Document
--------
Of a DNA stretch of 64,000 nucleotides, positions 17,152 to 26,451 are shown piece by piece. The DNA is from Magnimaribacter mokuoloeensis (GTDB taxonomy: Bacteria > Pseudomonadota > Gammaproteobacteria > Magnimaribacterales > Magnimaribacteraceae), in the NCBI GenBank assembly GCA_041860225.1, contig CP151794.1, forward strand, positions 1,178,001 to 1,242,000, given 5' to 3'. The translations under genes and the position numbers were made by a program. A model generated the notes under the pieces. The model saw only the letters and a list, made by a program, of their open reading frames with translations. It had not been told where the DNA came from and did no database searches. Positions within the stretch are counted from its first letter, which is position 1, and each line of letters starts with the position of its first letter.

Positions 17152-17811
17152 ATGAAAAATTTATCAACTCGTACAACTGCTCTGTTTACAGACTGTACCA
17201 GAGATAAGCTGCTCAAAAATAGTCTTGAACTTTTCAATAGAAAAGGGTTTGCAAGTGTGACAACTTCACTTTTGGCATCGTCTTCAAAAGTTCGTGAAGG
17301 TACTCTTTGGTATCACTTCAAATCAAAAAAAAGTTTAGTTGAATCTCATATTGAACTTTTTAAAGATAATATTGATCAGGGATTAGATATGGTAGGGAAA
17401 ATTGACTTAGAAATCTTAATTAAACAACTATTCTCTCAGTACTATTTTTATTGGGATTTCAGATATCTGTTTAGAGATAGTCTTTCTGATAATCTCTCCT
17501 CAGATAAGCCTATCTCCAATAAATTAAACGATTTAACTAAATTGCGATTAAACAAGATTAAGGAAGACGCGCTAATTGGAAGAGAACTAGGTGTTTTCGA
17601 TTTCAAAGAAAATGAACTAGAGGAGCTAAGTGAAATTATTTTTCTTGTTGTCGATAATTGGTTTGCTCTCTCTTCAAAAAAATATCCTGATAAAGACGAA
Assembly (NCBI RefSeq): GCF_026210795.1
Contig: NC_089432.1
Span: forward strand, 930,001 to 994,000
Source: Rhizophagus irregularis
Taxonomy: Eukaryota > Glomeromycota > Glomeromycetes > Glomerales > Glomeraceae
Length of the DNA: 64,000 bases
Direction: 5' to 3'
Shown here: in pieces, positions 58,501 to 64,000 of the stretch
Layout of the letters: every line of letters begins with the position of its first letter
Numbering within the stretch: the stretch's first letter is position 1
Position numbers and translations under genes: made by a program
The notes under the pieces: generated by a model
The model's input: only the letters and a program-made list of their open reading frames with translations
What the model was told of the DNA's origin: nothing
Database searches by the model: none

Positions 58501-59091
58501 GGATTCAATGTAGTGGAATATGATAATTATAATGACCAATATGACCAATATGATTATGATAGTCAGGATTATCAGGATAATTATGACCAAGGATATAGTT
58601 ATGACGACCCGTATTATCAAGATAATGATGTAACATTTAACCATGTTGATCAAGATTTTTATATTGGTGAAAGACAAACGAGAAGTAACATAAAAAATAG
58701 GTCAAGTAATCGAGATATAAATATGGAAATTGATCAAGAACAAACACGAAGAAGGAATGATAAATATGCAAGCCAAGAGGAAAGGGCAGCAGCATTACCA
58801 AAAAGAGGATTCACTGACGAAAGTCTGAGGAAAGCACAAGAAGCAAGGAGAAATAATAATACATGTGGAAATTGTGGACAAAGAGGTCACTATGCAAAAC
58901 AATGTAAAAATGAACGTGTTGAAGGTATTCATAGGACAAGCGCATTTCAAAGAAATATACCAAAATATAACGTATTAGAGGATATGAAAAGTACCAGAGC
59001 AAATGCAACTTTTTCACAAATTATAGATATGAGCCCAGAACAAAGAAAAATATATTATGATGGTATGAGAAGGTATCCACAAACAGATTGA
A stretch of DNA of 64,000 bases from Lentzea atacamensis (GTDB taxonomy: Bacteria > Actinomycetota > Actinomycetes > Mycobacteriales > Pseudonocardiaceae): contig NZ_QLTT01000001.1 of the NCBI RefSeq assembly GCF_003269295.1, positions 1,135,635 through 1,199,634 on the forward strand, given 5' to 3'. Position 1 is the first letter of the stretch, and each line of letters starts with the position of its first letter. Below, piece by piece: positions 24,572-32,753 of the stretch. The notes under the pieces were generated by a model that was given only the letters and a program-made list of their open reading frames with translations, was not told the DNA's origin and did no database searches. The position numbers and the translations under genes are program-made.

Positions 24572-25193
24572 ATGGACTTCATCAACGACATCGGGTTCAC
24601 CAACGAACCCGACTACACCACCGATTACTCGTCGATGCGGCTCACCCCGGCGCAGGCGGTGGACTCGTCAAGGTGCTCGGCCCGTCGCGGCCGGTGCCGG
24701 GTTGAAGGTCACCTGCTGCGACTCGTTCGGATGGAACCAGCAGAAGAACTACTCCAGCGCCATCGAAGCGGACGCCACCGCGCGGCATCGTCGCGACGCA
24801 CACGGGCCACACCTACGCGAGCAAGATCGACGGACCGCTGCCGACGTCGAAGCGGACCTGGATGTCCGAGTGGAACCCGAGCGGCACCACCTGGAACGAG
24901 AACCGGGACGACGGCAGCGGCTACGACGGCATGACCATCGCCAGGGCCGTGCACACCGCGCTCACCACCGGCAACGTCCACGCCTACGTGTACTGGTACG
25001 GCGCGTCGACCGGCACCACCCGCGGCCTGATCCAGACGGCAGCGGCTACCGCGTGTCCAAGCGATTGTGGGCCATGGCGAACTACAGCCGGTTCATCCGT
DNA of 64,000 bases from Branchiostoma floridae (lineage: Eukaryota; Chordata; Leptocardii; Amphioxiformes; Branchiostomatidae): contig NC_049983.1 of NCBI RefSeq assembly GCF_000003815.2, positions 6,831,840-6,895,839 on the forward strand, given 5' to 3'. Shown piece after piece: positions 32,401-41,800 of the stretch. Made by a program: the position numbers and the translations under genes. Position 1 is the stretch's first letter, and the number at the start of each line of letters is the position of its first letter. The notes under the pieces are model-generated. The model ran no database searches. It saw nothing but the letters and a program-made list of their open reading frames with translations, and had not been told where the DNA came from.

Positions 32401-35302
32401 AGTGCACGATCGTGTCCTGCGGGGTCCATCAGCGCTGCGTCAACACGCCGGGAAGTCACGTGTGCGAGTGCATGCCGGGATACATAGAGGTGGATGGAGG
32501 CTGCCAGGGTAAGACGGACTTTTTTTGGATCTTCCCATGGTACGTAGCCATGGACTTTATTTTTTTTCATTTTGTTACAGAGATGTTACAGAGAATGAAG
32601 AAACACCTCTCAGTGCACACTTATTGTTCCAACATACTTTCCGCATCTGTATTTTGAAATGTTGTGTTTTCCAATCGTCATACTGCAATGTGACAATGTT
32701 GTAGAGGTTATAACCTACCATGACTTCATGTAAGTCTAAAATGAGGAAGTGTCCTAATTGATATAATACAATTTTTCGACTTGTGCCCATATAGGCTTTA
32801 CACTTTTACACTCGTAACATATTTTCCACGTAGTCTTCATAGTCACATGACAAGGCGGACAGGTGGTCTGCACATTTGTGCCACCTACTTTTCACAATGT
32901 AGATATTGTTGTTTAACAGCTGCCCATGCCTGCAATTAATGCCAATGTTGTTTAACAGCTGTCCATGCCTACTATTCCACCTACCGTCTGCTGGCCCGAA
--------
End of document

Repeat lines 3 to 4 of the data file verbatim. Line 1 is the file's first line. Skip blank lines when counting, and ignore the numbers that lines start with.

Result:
17152 ATGAAAAATTTATCAACTCGTACAACTGCTCTGTTTACAGACTGTACCA
17201 GAGATAAGCTGCTCAAAAATAGTCTTGAACTTTTCAATAGAAAAGGGTTTGCAAGTGTGACAACTTCACTTTTGGCATCGTCTTCAAAAGTTCGTGAAGG